At the barn, he backed up the Silverado and unloaded Buttercream. The clop-clop of restless hooves sounded in the stalls. He jogged toward the house as neighs and nickers echoed through the crisp night air. Ah, the sounds of home.
He stepped inside, hung his corduroy jacket on a wooden peg behind the door, and stopped to turn off a light in the office. The scent of pine needles greeted him from a candle
burning on the cedar coffee table.
Mama sat at the desk, her graying auburn hair aflame in the glow of the lamp with a Holstein shade she’d gotten him last Christmas. Dad snored from the suede couch.
“Hey Mama, what are y’all doing here so late?”
“Earning my keep as a good little bookkeeper. Paying bills—working the numbers.”
He stood behind her and massaged her tense shoulders. “Feels like you’ve been at it too long.”
“Oooh, that’s good. Up along the side of my neck.”
He kneaded his thumbs along numerous knots. “How’s it looking?”
“The Horizon Finals purse sure helped. Oooh. Oooh, right there.” She tilted her head to the left. “That alone will take care of the vet, repairs, and get you well ahead on the loan payments. Probably pay off the new fence and horse trailer, too.”
“Where does that leave the hands? Guess I better win CBR World, too.”
“Now, don’t go putting too much pressure on yourself.” She turned to face him. “You’ve done great this season. Especially after last year’s injury. God will work it out. You’ll see. Business will pick up soon.”
When? He ran his fingers through his hair. “God might have opened up a path to help it along. My sponsor called me today. They want to do a media blitz with me hawking their clothing line.”
“Yee-haaa!” She jumped up to hug him.
“I really don’t wanna do it.” He winced. “It’s like a modeling gig.”
“But Clay, you going high profile might put the ranch on the map.”
“What? What’s going on?” Dad blinked then settled. Seconds later, he snored again, the big gasping kind.
“Why’s Dad so tired?” Clay frowned at the older version of himself.
“He broke the gray stallion today.”
Or the gray stallion broke Dad. The living legend that was his father lay deep in slumber. His six-foot-four frame folded and kinked on the too-short couch, feet dangling over the end. Four-time National Circuit Champ. Even if Clay trounced the record with five CBR World titles, he could never fill those size thirteens.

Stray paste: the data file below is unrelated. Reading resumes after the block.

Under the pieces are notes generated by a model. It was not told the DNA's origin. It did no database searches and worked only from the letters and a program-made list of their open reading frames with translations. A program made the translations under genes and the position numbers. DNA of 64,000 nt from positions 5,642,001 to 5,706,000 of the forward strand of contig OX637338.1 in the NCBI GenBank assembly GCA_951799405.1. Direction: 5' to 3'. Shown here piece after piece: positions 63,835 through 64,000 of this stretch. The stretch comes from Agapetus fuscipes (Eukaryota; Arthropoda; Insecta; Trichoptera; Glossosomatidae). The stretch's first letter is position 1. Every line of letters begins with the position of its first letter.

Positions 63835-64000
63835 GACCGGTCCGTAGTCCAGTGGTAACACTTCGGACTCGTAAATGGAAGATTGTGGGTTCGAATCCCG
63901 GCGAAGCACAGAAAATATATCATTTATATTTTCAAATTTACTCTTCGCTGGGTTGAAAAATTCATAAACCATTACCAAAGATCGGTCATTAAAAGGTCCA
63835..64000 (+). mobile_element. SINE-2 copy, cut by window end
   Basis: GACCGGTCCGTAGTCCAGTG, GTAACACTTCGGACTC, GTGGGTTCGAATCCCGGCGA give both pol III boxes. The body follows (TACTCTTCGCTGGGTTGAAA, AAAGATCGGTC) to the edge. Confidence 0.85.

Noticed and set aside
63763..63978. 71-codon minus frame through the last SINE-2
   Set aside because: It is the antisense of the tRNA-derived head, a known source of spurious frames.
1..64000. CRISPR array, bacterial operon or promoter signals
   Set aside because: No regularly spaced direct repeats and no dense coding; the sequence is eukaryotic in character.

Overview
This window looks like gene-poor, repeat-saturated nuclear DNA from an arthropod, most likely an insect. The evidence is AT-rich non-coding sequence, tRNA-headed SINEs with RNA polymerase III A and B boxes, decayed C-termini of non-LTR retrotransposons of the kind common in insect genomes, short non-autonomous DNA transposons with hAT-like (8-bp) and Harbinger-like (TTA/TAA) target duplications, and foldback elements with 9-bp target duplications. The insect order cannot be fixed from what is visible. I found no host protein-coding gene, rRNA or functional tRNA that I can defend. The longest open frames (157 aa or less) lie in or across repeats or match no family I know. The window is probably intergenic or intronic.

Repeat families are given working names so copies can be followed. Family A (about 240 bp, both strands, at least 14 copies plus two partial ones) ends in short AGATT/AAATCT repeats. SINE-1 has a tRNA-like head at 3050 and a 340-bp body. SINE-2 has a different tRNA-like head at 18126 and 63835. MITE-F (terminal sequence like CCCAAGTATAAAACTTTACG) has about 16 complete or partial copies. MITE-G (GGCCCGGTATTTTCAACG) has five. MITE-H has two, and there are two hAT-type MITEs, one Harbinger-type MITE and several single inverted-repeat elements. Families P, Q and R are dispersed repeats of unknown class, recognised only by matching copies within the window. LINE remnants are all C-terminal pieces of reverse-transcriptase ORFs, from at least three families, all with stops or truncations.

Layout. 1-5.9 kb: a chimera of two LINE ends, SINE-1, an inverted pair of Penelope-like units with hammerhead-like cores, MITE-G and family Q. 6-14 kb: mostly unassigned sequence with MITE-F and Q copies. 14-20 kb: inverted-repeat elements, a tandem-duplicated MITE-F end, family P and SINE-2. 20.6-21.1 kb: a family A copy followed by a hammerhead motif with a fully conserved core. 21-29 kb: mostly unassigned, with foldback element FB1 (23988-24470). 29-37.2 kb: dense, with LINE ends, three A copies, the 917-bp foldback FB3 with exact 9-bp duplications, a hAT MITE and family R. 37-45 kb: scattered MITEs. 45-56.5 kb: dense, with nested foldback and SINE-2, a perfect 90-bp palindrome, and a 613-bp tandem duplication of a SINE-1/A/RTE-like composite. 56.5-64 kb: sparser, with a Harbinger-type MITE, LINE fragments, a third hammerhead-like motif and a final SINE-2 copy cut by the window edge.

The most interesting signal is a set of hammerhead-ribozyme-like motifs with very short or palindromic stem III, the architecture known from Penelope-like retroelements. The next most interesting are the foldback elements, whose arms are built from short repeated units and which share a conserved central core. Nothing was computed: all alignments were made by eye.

Mama saved her file and turned away from the computer.
“Tell me more about Cowboy Western Wear’s plans.”
“I haven’t agreed yet.” Dad never had to be a spokesmodel to make ends meet.
“It’s your decision, son.” She picked at a red fingernail. “But keep in mind, if you turn them down, they might bail on sponsoring you. A tidy little sum like the World purse would keep all your employees.”
“That’s the only reason I’m considering it. Go to bed. No sense driving home so late.” And there are plenty of empty rooms here.
She kissed his cheek. “It’s not far.”
“Take Dad with you before he gets a crick in his neck for church tomorrow.”

Nothing had gone right today with the new ad campaign. Rayna jammed her key into the condo lock and it clicked open. Why did Monday always have to be Monday? Tossing her keys on the countertop, she checked her caller ID then did a double take.
Warren Dude Ranch, 4:23 p.m. How did he get her number?
“Okay, if I call now, it’s not like I made the first move. I’d simply be returning his call.”
She dug his business card out of the drawer with a grin. "Great. He’s got me talking to myself.”
She tossed the card on the black coffee table and lit a cinnamon candle. Plopping on the crimson leather sofa, she picked up the novel she’d been reading. But the description of the hero made her think of Clay. She put the book down and channel surfed in vain for something decent on TV then clicked it off.
She paced the condo, straightening strategically placed throw pillows and setting three magazines in a just-so fan shape. The card beside them beckoned. She grabbed her cell phone. Her hands shook as she dialed the number.